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Investigation of the Anxiolytic and Antidepressant Effects of Curcumin, a Compound From Turmeric (Curcuma longa), in the Adult Male Sprague-Dawley Rat

Ceremuga, Tomás Eduardo CRNA, PhD, MSN, BSN, BA, AD; Helmrick, Katie RN, BSN, CCRN; Kufahl, Zachary RN, BSN, CEN; Kelley, Jesse RN, BSN; Keller, Brian RN, BSN, CCRN; Philippe, Fabiola RN, BSN, CCRN; Golder, James RN, BSN; Padrón, Gina RN, BSN, BS

doi: 10.1097/HNP.0000000000000208

As the use of herbal medications continues to increase in America, the potential interaction between herbal and prescription medications necessitates the discovery of their mechanisms of action. The purpose of this study was to investigate the anxiolytic and antidepressant effects of curcumin, a compound from turmeric (Curcuma longa), and its effects on the benzodiazepine site of the γ-aminobutyric acid receptor A (GABAA) receptor. Utilizing a prospective, between-subjects group design, 55 male Sprague-Dawley rats were randomly assigned to 1 of the 5 intraperitoneally injected treatment groups: vehicle, curcumin, curcumin + flumazenil, midazolam, and midazolam + curcumin. Behavioral testing was performed using the elevated plus maze, open field test, and forced swim test. A 2-tailed multivariate analysis of variance and least significant difference post hoc tests were used for data analysis. In our models, curcumin did not demonstrate anxiolytic effects or changes in behavioral despair. An interaction of curcumin at the benzodiazepine site of the GABAA receptor was also not observed. Additional studies are recommended that examine the anxiolytic and antidepressant effects of curcumin through alternate dosing regimens, modulation of other subunits on the GABAA receptor, and interactions with other central nervous system neurotransmitter systems.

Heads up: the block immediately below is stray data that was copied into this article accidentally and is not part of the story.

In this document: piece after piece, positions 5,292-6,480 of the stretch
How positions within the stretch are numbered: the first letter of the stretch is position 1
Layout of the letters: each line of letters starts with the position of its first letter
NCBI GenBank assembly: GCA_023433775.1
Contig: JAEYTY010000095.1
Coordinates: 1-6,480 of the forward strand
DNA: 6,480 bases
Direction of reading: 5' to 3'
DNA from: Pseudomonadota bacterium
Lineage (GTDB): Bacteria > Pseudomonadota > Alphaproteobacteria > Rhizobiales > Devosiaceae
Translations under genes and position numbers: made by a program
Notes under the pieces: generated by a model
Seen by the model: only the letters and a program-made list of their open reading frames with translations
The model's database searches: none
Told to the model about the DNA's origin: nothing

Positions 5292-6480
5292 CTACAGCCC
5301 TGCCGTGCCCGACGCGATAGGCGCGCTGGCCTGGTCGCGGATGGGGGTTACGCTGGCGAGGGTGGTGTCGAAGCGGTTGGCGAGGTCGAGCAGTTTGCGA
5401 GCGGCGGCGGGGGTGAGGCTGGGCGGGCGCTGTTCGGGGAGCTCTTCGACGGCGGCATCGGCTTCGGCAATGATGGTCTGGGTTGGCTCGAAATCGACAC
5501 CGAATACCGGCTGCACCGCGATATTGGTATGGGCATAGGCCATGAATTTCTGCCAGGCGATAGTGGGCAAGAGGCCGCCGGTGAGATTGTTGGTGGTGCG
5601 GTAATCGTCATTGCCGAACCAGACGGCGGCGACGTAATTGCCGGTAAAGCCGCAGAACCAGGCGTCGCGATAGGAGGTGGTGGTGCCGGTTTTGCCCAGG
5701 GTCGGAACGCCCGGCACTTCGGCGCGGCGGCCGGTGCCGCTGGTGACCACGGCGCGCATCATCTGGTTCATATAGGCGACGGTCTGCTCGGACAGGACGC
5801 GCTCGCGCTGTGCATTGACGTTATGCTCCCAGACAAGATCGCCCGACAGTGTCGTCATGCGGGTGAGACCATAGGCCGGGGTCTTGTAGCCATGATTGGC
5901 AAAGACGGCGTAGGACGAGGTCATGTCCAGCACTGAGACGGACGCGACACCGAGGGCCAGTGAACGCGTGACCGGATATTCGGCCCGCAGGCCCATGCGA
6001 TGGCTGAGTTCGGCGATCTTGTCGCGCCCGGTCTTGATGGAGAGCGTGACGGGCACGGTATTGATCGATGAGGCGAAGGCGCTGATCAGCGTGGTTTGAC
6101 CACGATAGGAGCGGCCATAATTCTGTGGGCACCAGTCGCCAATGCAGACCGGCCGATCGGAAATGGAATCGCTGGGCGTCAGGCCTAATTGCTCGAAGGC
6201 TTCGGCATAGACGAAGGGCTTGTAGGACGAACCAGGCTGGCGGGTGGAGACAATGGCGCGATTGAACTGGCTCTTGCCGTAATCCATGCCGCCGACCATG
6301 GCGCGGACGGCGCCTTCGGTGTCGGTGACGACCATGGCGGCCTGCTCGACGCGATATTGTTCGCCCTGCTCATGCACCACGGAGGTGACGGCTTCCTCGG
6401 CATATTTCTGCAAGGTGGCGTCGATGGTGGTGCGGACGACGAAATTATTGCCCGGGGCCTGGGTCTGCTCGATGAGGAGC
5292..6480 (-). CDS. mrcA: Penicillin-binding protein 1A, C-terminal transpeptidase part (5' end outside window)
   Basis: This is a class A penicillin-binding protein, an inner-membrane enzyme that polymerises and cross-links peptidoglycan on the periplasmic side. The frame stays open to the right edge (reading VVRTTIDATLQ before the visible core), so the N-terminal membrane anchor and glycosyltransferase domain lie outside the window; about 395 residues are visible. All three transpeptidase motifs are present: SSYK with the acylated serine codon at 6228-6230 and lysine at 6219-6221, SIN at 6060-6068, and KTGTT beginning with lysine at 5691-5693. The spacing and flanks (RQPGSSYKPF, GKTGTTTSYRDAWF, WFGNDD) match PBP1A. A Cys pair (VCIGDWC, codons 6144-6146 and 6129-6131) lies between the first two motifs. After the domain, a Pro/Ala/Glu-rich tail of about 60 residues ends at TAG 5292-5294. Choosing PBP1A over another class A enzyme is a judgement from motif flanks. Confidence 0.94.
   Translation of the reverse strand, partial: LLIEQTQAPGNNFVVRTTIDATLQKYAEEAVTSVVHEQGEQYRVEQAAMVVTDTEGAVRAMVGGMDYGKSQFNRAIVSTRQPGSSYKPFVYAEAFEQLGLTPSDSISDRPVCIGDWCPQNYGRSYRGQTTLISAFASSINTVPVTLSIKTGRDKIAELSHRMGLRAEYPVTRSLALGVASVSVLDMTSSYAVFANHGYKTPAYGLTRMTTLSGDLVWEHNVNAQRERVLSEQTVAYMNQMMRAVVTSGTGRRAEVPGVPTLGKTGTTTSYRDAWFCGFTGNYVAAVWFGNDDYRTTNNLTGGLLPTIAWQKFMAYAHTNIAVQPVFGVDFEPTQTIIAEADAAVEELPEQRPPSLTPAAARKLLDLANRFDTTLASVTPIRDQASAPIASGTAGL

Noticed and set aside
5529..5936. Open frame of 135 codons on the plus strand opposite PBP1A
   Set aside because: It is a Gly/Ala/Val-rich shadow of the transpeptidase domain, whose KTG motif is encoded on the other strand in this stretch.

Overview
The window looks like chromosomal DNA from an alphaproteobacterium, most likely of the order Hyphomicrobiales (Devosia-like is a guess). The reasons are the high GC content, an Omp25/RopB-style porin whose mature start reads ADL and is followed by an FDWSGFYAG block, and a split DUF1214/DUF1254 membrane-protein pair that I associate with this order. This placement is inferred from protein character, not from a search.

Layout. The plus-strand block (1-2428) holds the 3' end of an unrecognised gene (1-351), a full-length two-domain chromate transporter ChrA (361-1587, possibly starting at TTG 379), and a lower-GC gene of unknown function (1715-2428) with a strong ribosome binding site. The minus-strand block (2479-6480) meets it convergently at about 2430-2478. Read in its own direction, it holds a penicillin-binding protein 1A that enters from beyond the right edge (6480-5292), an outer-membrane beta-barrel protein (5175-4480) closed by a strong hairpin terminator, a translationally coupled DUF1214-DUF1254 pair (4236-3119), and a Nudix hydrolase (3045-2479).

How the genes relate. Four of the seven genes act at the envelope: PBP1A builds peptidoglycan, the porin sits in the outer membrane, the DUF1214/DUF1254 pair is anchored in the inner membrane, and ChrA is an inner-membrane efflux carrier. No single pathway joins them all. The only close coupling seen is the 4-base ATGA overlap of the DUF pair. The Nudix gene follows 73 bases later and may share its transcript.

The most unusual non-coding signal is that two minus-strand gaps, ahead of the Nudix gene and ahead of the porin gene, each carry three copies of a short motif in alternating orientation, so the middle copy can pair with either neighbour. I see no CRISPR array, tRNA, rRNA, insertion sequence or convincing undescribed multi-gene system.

US Army Graduate Program in Anesthesia Nursing, Fort Sam Houston, Texas.

Correspondence: Tomás Eduardo Ceremuga, CRNA, PhD, MSN, BSN, BA, AD, AMEDDC&S, HRCoE Nursing Science, 3490 Forage Rd, Ste 112, Fort Sam Houston, TX 78234 (

The researchers would like to thank the US Army Graduate Program in Anesthesia Nursing faculty for their guidance and expertise. Additional thanks to Dr Arthur Johnson for his invaluable assistance with data processing; Ms Gina Padrón for her laboratory support and assistance; Ms Kathleen McKay and the US Army Institute of Surgical Research for allowing us to conduct research at their facility; and the American Association of Nurse Anesthetists (AANA) for their funding and research support. The study was funded by an AANA Foundation grant.

The views expressed in this article are those of the authors and do not reflect the official position or policy of the Department of the Army, Department of Defense, or the US Government.

There are no conflicts of interest. This work has been funded and supported by the AANA Foundation.

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